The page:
Obama: Curbs on Assault Weapons Could Help Prevent Attacks

President Barack Obama said on Tuesday lawmakers could help prevent attacks like the one that killed 49 people at a gay nightclub in Florida by making it harder for people who want to kill Americans to get their hands on assault weapons.

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Speaking after a briefing from top national security officials, Obama said the United States is doing everything it can to prevent attacks against the U.S. homeland but lawmakers could help by reinstating the ban on assault weapons.

"If we really want to help law enforcement protect Americans from home-grown extremists, the kind of tragedies that occurred at San Bernardino and now have occurred in Orlando, there is a meaningful way to do that," Obama said. "We have to make it harder for people who want to kill Americans to get their hands on weapons of war that let them kill dozens of innocents.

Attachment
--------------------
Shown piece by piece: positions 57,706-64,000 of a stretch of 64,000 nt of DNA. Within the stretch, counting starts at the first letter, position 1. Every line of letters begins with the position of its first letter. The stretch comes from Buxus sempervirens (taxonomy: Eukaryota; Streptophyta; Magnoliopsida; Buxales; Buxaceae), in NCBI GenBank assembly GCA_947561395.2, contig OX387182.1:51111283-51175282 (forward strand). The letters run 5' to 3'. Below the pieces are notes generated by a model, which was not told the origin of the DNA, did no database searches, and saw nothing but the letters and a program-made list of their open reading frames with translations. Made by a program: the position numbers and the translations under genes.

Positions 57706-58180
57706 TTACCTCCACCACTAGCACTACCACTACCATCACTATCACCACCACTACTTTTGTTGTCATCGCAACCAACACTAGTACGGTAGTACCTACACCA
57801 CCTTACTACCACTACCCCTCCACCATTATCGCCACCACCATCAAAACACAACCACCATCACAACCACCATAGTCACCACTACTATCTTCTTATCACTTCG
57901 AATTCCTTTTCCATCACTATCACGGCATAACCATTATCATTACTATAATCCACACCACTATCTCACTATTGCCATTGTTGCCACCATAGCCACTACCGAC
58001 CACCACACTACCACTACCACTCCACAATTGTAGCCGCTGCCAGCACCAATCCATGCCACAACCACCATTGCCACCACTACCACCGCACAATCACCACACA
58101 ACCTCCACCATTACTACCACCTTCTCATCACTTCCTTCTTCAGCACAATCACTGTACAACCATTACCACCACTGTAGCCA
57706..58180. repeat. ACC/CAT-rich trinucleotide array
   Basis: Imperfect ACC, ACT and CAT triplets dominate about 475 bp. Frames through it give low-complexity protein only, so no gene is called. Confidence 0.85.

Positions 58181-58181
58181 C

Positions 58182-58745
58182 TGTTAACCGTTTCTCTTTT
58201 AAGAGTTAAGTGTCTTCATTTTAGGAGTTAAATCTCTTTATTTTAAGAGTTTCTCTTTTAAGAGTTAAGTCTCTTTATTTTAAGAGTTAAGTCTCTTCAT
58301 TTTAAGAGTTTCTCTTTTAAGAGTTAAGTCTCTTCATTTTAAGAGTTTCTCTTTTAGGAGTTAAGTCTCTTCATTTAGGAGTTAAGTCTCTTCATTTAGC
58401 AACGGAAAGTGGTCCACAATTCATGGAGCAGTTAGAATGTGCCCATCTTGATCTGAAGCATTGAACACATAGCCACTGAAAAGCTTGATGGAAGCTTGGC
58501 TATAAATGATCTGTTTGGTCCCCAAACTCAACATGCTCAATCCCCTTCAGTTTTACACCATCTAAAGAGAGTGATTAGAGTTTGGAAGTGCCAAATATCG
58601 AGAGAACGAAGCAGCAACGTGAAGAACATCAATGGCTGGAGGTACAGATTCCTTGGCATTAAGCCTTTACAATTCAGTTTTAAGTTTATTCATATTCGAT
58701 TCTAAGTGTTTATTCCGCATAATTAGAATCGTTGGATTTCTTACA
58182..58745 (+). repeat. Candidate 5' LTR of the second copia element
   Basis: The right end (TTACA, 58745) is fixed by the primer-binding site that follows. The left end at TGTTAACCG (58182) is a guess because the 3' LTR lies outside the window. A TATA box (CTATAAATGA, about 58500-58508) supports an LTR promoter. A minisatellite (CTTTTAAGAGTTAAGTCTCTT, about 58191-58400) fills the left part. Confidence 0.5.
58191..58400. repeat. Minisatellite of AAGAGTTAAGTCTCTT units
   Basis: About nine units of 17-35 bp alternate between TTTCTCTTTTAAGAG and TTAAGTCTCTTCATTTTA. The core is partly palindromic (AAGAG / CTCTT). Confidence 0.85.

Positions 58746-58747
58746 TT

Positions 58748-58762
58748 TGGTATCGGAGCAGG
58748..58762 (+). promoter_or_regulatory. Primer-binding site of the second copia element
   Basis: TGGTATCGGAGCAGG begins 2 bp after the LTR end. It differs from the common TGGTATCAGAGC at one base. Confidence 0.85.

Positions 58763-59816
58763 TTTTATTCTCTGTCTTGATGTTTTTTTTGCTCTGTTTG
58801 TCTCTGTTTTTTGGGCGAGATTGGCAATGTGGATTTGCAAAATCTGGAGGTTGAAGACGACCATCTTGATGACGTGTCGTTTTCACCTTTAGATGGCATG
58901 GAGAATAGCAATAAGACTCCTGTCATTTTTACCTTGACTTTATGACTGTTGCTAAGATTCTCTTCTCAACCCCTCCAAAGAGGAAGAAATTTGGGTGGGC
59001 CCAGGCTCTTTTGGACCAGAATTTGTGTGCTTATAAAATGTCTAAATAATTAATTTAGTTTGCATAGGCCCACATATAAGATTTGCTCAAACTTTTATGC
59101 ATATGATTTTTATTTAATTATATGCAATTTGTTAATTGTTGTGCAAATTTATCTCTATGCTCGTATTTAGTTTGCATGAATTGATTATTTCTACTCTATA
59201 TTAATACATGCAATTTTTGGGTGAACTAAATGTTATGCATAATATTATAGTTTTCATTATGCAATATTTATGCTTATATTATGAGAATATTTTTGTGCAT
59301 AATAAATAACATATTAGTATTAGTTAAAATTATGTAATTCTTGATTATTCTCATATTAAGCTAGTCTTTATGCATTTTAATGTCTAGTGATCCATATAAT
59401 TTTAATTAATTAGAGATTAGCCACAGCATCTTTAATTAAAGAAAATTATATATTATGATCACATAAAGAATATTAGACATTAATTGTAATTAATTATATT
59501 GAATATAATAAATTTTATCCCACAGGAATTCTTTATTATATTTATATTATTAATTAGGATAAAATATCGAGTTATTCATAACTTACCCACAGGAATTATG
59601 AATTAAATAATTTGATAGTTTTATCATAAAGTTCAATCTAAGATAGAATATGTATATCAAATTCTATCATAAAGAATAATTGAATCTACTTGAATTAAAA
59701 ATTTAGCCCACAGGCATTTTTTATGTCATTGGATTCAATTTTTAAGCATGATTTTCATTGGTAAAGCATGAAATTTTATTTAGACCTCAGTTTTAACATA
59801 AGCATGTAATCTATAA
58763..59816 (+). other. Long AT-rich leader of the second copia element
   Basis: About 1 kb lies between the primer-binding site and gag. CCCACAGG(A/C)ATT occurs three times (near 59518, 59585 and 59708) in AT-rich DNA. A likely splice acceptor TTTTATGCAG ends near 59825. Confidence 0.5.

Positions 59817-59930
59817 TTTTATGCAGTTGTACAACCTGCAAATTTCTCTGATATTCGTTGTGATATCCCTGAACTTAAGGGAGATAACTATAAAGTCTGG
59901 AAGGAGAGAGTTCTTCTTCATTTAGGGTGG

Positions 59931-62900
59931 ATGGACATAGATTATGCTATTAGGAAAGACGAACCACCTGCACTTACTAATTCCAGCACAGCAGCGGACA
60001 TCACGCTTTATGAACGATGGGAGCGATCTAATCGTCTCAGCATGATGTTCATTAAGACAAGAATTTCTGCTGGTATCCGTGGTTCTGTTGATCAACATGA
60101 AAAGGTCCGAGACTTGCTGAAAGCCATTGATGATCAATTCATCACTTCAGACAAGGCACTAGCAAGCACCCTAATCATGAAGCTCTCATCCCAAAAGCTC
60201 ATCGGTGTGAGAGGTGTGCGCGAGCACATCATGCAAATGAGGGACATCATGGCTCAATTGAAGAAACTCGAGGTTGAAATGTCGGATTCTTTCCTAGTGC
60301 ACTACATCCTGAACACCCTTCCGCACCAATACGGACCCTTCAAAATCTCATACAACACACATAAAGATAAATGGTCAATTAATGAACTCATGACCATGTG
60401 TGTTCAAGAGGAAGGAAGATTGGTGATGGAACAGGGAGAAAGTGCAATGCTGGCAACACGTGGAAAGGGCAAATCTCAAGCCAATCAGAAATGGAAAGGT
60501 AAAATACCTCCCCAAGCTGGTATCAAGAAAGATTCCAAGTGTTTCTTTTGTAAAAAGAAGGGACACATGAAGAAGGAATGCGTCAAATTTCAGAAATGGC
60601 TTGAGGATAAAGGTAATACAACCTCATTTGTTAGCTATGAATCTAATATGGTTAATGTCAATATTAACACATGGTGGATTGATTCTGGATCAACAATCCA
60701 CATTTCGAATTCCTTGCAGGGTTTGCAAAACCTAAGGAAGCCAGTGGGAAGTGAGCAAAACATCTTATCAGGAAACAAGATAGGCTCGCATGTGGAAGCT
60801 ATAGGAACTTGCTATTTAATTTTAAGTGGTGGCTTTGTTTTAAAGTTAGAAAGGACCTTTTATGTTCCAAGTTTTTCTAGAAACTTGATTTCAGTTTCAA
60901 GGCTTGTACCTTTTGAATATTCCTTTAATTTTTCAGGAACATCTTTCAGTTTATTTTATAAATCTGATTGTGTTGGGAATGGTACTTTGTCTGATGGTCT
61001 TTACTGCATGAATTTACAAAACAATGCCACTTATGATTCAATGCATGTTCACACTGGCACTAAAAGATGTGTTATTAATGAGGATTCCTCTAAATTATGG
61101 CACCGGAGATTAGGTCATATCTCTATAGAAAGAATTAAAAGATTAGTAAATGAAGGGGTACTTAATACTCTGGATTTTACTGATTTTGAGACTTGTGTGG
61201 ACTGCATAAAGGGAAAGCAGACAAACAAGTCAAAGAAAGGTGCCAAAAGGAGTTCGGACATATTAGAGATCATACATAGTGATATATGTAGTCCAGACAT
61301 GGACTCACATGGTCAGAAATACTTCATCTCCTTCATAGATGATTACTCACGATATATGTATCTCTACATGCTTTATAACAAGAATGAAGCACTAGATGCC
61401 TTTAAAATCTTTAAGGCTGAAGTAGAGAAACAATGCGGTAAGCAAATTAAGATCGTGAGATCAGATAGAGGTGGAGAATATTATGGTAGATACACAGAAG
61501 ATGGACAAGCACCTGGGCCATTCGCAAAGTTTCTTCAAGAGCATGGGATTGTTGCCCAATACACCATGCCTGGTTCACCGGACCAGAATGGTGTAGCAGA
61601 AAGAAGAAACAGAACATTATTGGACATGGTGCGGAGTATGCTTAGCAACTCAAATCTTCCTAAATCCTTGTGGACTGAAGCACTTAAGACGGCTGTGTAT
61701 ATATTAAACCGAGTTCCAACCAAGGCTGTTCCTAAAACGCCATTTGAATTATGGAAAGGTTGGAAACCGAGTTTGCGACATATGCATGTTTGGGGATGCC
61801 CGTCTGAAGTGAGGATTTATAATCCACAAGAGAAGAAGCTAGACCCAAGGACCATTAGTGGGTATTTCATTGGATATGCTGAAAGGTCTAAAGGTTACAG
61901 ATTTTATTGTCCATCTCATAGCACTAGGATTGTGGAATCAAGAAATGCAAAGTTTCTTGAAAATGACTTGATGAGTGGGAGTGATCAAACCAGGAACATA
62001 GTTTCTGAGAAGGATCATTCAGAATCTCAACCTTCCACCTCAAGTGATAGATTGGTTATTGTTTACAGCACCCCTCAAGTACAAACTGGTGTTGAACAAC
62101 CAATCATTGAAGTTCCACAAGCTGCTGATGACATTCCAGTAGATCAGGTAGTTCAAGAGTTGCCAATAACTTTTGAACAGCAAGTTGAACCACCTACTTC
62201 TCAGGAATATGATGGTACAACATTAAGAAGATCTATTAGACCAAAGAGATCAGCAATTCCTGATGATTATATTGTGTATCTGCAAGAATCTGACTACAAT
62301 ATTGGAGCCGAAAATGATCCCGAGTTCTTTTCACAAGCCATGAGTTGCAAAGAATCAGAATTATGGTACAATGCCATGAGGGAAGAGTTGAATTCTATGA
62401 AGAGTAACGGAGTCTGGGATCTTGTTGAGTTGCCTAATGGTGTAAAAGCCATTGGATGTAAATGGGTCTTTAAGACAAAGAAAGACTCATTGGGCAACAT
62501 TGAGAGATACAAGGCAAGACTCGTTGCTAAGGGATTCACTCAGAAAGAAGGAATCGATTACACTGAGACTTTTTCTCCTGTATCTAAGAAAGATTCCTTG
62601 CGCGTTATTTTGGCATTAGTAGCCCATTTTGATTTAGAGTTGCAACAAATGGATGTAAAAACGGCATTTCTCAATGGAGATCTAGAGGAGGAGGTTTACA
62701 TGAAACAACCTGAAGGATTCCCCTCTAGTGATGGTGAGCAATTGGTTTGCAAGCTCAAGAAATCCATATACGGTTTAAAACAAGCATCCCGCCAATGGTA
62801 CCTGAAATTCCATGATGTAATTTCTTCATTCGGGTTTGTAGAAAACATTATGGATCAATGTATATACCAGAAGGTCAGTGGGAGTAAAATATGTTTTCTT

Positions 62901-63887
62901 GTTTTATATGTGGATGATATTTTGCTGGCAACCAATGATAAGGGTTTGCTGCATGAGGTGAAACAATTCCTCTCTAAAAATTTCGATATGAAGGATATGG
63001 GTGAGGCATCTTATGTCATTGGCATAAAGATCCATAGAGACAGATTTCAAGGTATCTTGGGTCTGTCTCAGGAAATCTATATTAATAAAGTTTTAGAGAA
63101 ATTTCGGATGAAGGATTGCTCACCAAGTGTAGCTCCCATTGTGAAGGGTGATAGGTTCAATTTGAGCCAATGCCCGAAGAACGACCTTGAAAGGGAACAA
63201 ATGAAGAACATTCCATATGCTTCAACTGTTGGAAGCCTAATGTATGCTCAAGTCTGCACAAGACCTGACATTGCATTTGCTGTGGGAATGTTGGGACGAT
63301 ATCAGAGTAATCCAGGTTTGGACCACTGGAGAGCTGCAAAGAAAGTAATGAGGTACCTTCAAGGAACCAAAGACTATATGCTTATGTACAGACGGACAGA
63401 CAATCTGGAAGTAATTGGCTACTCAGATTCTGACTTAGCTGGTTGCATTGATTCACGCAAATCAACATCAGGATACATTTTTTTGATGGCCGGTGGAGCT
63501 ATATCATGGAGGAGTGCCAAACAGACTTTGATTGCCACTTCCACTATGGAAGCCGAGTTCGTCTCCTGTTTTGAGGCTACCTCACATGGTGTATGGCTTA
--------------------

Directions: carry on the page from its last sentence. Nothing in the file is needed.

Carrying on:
"People with possible ties to terrorism who aren't allowed on a plane shouldn't be allowed to buy a gun," Obama added. "Reinstate the assault weapons ban. Make it harder for terrorists to use these weapons to kill us."

The United States passed a ban on semi-automatic firearms in 1994, but it expired in 2004 and has not been renewed following several challenges that were rejected by the courts.

Obama said the United States was taking the fight to Islamic State, killing more than 120 of the group's leaders. Islamic State has lost nearly half of the territory it once held in Iraq and has been cut off from the international financial system.

"These are not religious warriors. They are thugs and they are thieves," Obama told reporters after meeting with his National Security Council on U.S. efforts to fight Islamic State.

Obama was briefed by his top national security officials, including FBI Director James Comey, Attorney General Loretta Lynch, and Director of National Intelligence James Clapper. (Reporting by Roberta Rampton and Susan Heavey; Writing by David Alexander; Editing by Doina Chiacu)